Japan flies in under radar to make case for Women’s World Cup glory
Japan has flown in under the radar to become the team to beat, along with England, at the Women’s World Cup and boasting the tournament’s leading scorer in Hinata Miyazawa.
The United States, the holders, and a European contingent led by continental champions England were touted as title contenders going into the World Cup.
Nobody was talking about Futoshi Ikeda’s Japan, who are ranked 11th in the world by FIFA.
Even back home, expectations that they could pull off a repeat of their 2011 World Cup triumph were low.
“I think we were left behind by the sudden strides that the rest of the world were making,” former Japan coach Asako Takakura, who led the team at the 2019 World Cup, told AFP ahead of the 2023 edition.
The Japaense went out in the last 16 in 2019 but are already into the quarter-finals four years later.
They won all three of their group games — a record matched only by Sweden and England — scoring 11 times and not conceding.
Wins over Costa Rica and Zambia were expected, but it was the 4-0 thrashing of Spain which made the rest of the tournament sit up and take notice.
They followed that up with a 3-1 victory over former champion Norway on Saturday and now face Sweden, which on Sunday knocked out defending women’s champion United States on penalties, for a place in the semi-finals.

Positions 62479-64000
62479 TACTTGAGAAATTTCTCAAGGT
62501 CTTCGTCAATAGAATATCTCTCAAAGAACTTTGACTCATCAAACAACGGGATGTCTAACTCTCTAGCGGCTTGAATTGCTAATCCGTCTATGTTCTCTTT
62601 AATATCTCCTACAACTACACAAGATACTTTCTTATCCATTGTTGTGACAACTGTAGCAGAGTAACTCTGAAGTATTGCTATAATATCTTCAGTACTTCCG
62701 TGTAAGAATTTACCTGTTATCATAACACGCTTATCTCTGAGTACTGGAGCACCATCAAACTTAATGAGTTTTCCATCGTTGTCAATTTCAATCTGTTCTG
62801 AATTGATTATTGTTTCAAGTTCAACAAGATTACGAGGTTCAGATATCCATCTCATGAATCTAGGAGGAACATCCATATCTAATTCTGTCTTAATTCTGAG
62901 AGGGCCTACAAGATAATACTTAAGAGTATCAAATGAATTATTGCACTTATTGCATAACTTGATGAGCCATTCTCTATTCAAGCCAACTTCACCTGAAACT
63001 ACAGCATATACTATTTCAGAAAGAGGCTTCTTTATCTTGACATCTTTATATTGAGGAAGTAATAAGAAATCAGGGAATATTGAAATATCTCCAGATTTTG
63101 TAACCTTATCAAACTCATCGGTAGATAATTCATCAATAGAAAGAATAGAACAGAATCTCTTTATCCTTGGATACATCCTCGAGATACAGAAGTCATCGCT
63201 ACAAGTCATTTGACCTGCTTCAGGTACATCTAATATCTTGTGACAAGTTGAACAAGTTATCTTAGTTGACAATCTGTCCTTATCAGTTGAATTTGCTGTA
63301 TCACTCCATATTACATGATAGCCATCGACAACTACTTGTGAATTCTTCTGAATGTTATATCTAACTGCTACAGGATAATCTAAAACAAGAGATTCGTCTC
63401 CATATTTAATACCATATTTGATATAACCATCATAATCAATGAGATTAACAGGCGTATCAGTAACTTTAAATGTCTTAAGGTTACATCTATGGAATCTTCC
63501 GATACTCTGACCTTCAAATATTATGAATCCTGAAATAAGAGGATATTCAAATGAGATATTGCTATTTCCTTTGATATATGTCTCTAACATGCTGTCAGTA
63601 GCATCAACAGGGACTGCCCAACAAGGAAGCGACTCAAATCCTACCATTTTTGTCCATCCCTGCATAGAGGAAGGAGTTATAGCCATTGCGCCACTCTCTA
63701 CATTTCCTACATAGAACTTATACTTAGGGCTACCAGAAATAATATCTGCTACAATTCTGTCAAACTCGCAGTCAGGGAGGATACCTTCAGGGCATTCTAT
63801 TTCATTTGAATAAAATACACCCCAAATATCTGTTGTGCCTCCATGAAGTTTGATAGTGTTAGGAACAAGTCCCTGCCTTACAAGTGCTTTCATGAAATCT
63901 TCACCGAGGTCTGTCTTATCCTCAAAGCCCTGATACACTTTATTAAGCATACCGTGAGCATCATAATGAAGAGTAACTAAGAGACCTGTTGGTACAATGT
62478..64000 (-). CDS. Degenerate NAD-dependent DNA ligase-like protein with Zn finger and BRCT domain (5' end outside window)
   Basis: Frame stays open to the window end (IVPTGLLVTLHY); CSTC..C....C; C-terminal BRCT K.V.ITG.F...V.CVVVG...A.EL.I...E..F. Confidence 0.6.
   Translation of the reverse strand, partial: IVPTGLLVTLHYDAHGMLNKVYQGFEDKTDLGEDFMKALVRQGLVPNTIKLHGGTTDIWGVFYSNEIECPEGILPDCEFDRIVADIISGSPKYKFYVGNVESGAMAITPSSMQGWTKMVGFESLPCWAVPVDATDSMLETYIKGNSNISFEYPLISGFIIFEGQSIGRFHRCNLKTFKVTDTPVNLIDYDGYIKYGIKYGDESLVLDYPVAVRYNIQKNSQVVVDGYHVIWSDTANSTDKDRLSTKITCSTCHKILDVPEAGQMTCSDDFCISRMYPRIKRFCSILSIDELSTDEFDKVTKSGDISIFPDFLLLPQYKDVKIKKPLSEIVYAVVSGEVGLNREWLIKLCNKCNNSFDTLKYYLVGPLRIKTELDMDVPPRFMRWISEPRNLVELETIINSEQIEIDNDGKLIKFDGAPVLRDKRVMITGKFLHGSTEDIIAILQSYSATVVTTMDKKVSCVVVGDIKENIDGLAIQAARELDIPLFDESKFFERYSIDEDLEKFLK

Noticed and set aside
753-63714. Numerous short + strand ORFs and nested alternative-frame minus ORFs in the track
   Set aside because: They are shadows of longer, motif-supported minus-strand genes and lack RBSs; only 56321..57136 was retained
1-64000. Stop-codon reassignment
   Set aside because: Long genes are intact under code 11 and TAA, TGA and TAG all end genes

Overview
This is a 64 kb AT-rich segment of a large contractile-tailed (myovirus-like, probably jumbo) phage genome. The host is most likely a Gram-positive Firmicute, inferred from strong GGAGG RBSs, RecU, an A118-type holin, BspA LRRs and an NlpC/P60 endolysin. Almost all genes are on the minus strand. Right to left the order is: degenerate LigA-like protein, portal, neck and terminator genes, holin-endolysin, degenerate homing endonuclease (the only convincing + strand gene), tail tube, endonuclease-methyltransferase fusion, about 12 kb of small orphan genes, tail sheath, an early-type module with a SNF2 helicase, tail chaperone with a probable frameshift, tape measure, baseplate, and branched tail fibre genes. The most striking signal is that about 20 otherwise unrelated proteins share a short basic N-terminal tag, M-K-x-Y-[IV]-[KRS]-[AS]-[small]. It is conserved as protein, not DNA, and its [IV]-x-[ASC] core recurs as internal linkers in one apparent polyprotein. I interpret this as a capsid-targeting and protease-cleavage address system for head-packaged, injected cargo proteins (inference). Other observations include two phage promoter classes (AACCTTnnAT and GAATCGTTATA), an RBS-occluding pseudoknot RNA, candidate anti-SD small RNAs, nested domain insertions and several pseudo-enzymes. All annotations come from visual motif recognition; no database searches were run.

“I think they showed maybe why they have been the best team so far today,” Norway’s Barcelona star Caroline Graham Hansen told reporters afterward.
“They’re so disciplined and very structured in the way they play offense and defense.”
Sergio Echigo is a famously hard to please columnist for the Nikkan Sports newspaper in Japan. Even he is impressed.
“Japan hasn’t really looked in danger in these four games so far,” he wrote, saying that Norway played “old-fashioned football” compared to Japan.
“They didn’t have technique but they had power,” he wrote.
“But this isn’t an era when you can win just by using your power.
“Japan use passes, dummies, dribbles. They look greater than the sum of their parts.”
Starting to believe
What is so striking about the Japanese is how devastating they are going forward and in front of goal.
Spain had much more of the ball but had only two shots on target.
Japan had eight attempts in total, got six on target and scored four.
Norway coach Hege Riise said Japan will be hard to beat.
“They are a great team with a lot of good players and tactics,” she said.
“The combination of tiki-taka with direct play is hard to defend.”
The 23-year-old Miyazawa, who plays in Japan’s domestic league, has been especially clinical.
Combining speed with coolness in front of goal, she tops the scoring charts at the World Cup with five goals, despite never being prolific for Japan before.
“World, watch out for this one,” former USA striker Jessica McDonald told Optus Sport.
“She’s on a roll and once a striker starts scoring goals it’s so hard to stop,” McDonald said.
“Once you start gaining that momentum, once you start gaining that confidence in front of goal, you’re scoring bangers in every game.”
After low expectations at the start of the tournament in Australia and New Zealand, football fever is starting to reignite in Japan.
The team’s deserved win over Norway was front-page news in two national newspapers on Sunday.
“Could we see a repeat of what happened 12 years ago?” wrote Echigo.
“I want to start believing.”